Also during the meeting, the council introduced an amended ethics ordinance, which Miller said incorporates changes mandated by the state.
The Water Capital Revolving Loan Program was formally established, as a result of the city receiving $2.6 million from a lawsuit over the gasoline additive MTBE that contaminated the city's water wellfield. The money will be used to finance water system capital improvements under a plan previously announced by the city.
The council held a hearing on a proposal to change the city's code to establish that it is illegal to obstruct access to a city water meter, obstruct a public right-of-way, tamper with a water meter, dump waste or materials into a city storm drain, tamper with a fire hydrant, deface city property, destroy city property or discharge stormwater drainage to the city sewer system.
The bill includes fines ranging from $50 to $1,000 per day for violating the guidelines.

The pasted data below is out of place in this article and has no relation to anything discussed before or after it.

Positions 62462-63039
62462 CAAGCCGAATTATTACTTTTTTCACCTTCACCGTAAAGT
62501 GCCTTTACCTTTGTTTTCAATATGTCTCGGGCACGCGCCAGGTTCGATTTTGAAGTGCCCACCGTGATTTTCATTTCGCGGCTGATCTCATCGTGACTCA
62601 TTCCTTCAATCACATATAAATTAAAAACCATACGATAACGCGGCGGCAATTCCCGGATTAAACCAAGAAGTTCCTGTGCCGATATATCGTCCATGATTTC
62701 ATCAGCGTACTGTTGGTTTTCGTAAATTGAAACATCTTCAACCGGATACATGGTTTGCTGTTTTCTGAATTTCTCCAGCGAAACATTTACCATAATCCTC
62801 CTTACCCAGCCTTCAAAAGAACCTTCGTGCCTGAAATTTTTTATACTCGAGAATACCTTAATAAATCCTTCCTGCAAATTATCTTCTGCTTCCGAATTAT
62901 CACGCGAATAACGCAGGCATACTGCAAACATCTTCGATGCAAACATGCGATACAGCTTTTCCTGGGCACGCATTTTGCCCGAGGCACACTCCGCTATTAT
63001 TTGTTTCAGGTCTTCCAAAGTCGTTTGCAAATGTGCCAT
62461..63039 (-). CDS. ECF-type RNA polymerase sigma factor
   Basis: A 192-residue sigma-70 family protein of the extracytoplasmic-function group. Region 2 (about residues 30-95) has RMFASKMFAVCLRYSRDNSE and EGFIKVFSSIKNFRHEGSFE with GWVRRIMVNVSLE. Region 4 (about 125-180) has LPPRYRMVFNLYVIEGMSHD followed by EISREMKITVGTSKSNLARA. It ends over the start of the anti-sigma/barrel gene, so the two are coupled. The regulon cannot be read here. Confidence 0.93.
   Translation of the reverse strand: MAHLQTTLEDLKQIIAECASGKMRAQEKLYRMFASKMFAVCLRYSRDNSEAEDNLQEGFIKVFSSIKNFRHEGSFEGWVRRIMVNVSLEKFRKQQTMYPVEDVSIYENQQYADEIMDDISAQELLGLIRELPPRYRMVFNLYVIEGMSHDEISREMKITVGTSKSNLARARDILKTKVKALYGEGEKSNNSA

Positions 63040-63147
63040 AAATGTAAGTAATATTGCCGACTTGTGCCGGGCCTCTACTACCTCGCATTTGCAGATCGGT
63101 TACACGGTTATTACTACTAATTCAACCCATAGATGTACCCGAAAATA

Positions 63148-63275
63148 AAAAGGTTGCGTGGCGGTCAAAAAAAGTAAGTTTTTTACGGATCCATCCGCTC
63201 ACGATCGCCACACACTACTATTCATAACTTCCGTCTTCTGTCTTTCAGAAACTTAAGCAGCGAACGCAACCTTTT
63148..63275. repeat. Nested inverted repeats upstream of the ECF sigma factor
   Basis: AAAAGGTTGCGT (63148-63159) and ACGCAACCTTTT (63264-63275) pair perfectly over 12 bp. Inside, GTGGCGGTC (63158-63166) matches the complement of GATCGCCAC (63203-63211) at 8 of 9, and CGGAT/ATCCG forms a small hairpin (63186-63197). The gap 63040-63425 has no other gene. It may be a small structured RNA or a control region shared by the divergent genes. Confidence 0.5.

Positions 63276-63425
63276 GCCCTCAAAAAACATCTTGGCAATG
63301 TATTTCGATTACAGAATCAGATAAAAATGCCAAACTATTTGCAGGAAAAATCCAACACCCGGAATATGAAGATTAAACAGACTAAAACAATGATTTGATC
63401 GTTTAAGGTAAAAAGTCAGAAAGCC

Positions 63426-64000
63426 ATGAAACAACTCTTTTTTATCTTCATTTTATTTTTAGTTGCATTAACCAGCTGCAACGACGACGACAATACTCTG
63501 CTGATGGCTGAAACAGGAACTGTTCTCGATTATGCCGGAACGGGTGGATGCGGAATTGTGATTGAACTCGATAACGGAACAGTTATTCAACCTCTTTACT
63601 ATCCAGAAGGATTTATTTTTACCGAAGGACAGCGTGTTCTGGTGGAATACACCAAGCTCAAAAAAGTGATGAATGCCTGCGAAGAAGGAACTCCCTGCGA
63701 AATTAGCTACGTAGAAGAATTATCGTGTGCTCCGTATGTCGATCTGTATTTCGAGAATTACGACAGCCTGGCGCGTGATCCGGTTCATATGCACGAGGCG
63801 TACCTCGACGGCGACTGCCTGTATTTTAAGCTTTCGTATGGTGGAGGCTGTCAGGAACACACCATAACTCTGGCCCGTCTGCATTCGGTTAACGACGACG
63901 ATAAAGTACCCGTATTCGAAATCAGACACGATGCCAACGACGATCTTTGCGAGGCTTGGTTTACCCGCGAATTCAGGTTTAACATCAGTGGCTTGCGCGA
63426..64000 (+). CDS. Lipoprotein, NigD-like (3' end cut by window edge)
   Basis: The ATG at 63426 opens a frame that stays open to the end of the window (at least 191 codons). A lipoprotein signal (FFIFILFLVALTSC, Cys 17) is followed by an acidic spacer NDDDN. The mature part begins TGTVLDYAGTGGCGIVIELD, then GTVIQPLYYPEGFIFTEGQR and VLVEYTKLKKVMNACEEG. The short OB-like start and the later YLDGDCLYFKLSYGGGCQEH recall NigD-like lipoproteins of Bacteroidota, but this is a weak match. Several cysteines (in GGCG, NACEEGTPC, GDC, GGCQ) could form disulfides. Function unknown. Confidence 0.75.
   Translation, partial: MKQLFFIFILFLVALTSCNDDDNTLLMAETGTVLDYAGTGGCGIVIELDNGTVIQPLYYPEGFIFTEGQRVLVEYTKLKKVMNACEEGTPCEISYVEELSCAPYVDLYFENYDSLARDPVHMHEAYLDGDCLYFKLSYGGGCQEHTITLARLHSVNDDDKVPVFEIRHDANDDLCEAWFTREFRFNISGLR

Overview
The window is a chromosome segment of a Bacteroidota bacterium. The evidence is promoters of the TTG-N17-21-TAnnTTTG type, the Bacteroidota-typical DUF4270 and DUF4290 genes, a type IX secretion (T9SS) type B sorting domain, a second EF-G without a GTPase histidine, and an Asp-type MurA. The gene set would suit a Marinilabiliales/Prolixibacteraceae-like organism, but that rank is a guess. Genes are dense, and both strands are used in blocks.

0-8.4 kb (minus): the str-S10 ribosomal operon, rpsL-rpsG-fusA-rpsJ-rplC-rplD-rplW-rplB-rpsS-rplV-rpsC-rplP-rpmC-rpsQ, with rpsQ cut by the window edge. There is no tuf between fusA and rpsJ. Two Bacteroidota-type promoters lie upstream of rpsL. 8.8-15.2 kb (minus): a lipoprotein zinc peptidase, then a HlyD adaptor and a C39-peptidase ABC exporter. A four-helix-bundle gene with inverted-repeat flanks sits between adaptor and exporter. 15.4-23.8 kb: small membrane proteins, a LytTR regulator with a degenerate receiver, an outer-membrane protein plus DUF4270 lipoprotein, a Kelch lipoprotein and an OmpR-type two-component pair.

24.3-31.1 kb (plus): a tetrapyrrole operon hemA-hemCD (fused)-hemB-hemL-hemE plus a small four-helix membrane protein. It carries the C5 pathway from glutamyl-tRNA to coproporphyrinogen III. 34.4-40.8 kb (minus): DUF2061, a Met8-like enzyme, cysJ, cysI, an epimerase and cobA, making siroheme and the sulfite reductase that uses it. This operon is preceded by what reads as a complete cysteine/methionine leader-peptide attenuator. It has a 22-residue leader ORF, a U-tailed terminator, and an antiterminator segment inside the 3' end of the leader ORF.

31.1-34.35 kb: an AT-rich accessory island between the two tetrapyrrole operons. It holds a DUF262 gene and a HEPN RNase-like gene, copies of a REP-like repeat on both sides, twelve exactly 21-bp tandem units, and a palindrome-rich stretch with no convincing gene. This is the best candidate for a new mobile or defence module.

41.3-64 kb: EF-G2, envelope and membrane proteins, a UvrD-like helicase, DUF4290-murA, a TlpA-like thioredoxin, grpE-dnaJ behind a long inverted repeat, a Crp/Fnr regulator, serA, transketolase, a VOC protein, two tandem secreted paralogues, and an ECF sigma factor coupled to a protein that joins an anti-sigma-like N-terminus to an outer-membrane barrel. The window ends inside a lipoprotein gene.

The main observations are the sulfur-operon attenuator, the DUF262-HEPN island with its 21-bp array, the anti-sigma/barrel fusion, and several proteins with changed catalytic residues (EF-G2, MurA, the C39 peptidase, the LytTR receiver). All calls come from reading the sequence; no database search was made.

No one spoke at the hearing.
Lapinsky also said he wants to amend the city recycling program to let people buy larger containers that they can also identify as recycling bins.
He said he hopes to produce stickers that would coincide with Earth Day for the bins.
Bennett thanked everyone who helped his family after his father, Freddy Bennett, died on Jan. 5 at almost 94 years old.
He said he was transported back to his family's home in Madison, Ind.
"I just really appreciate the folks that came to the visitation, the cards, letters, we've gotten as a family," Bennett said.
Councilman Bruce Garner said the police program taking Santa Claus through different neighborhoods was successful and covered a larger area, with more than 500 gifts ultimately given out.